Most experts at the symposium agreed excellent results are only part of the world class equation. Beyond rates and frequencies, attendees received two days' worth of critical elements, components, strategic blueprints, leadership attributes, goals, visions and values.
Let's face it, ask 500 professionals to define world class safety and you get 500 different opinions. Safety is art and science, after all. No scientific method exists to guarantee success. Here are some of the world class markers culled from the presentations:
If he wasn't clear enough, Kevin quoted Will Rogers: "Even if you're on the right track you'll get run over if you just sit there."
Management systems are today's buzzword to describe Deming's model. OSHA's Voluntary Protection Program, ISO 9000 and 14000, the forthcoming ANSI Z10 health and safety voluntary standard are examples. Whatever you call them, the best-practiced systems are sustainable and impervious to personnel changeover.
And their accepted procedures bring safety and health issues and activities in sync with overall business goals and values.
After struggling to come up with all-inclusive criteria, some presenters such as Tom backed off and said world class is really a pursuit. A committed frame of mind. "It's an aspiration," said Tom. It's about not accepting "good enough."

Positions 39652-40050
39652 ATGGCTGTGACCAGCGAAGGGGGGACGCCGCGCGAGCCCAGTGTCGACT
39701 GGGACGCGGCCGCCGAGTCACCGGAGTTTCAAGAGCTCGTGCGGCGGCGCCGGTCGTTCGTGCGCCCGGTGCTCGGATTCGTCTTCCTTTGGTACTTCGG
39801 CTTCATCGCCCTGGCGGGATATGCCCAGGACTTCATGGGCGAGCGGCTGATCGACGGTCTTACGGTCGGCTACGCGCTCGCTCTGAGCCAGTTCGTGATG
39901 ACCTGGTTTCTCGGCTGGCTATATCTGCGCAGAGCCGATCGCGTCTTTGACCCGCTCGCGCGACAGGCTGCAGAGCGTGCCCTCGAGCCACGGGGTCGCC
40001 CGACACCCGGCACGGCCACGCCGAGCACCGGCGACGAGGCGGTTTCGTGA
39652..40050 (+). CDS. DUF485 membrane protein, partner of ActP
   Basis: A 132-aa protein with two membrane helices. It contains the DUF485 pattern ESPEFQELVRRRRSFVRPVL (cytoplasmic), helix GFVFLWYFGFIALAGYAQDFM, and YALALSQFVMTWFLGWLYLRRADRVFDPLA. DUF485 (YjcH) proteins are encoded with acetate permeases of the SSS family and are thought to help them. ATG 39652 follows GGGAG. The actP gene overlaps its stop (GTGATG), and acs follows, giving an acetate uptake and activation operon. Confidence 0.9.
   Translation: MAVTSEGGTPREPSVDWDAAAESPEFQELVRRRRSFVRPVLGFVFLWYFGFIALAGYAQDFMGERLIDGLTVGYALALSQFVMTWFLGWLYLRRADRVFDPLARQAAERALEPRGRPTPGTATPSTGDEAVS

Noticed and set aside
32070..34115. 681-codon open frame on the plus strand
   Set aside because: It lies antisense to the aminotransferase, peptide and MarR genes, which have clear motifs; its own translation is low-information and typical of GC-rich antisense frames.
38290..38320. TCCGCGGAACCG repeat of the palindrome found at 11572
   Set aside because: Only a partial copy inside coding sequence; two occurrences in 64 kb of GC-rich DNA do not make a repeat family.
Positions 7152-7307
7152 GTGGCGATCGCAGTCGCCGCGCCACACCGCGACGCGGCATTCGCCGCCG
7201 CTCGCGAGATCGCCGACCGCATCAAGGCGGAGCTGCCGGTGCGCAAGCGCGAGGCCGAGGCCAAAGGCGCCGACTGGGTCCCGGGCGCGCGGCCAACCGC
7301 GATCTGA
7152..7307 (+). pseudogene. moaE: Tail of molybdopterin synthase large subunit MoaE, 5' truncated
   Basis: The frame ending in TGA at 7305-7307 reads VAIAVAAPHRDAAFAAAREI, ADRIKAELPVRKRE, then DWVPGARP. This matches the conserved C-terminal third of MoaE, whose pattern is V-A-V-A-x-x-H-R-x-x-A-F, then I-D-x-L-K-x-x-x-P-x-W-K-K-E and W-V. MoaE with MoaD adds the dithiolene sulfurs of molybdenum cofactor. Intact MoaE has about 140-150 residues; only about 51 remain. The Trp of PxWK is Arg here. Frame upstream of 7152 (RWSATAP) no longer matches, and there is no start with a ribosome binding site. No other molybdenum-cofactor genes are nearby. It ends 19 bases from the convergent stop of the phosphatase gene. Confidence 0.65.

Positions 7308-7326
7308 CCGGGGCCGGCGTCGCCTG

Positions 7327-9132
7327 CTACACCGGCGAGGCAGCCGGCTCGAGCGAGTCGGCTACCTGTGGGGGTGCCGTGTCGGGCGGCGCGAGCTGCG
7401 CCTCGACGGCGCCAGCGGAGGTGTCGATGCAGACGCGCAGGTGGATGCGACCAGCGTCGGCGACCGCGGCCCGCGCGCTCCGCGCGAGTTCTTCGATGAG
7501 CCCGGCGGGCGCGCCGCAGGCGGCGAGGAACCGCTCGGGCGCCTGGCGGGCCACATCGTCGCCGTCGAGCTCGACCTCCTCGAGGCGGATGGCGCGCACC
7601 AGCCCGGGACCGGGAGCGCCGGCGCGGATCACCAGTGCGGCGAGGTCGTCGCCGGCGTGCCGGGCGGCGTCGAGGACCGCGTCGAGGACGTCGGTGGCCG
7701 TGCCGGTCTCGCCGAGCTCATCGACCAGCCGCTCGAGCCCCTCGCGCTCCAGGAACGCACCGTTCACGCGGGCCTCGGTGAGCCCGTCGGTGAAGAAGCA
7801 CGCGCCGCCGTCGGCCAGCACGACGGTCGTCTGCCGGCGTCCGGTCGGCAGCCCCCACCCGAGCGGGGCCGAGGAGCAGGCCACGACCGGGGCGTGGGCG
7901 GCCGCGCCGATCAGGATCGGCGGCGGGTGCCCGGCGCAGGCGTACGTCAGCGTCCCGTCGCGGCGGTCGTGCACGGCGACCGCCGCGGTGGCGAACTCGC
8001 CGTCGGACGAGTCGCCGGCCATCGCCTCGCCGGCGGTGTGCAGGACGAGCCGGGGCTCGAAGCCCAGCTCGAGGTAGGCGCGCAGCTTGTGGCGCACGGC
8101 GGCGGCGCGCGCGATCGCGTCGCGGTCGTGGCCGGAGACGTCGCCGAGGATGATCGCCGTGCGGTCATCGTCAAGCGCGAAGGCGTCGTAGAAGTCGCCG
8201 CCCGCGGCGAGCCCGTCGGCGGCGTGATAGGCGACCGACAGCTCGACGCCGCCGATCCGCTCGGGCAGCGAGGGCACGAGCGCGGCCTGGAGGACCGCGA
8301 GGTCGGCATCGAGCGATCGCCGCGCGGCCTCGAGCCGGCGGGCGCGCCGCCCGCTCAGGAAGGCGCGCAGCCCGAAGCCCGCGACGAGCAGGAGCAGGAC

"Every organization can and should strive for safety excellence, whether or not they ever achieve world class status," he said.
"I don't want to be the best," Tom Cecich recalls one plant manager telling him. He wanted to be among the best, but he didn't want to climb to the top of the mountain. Maybe he didn't see the benefits. In this "what-did-you-do-last quarter?" economy, investing to be the best of the best is a tough sell. Why bother?
Here's what Dr. Steven Aldana, professor of health and human performance at Brigham Young University, said recently about the state of corporate health promotion in an interview published by the Wellness Councils of America.
"The business world is primarily focused on the bottom line and I don't think it has anything to do with us not doing our best to educate CEOs. There are other business strategies that have more bite and are more important to the bottom line than health promotion right now."
The same goes for safety promotion in many organizations.
"Our operations manager appointed a new EHS executive who doesn't know and doesn't want to learn what the job's about," said one safety manager at a luncheon table at the symposium. "That's why I've gone bald in the last 18 months," he said, rubbing his head and smiling. "I'd love to get management to own up to their real feeling, which is they accept people getting hurt. But I can't get them to admit it."
As usual, management came in for a fair amount of flak at the symposium. "How do you get managers to buy into leading indicators?" asked one attendee, rolling his eyes.
"Management doesn't understand the depth of reform needed to achieve world class safety," said Dr. Stewart.
"Most companies don't have a clue how to get to world class safety," said an attendee.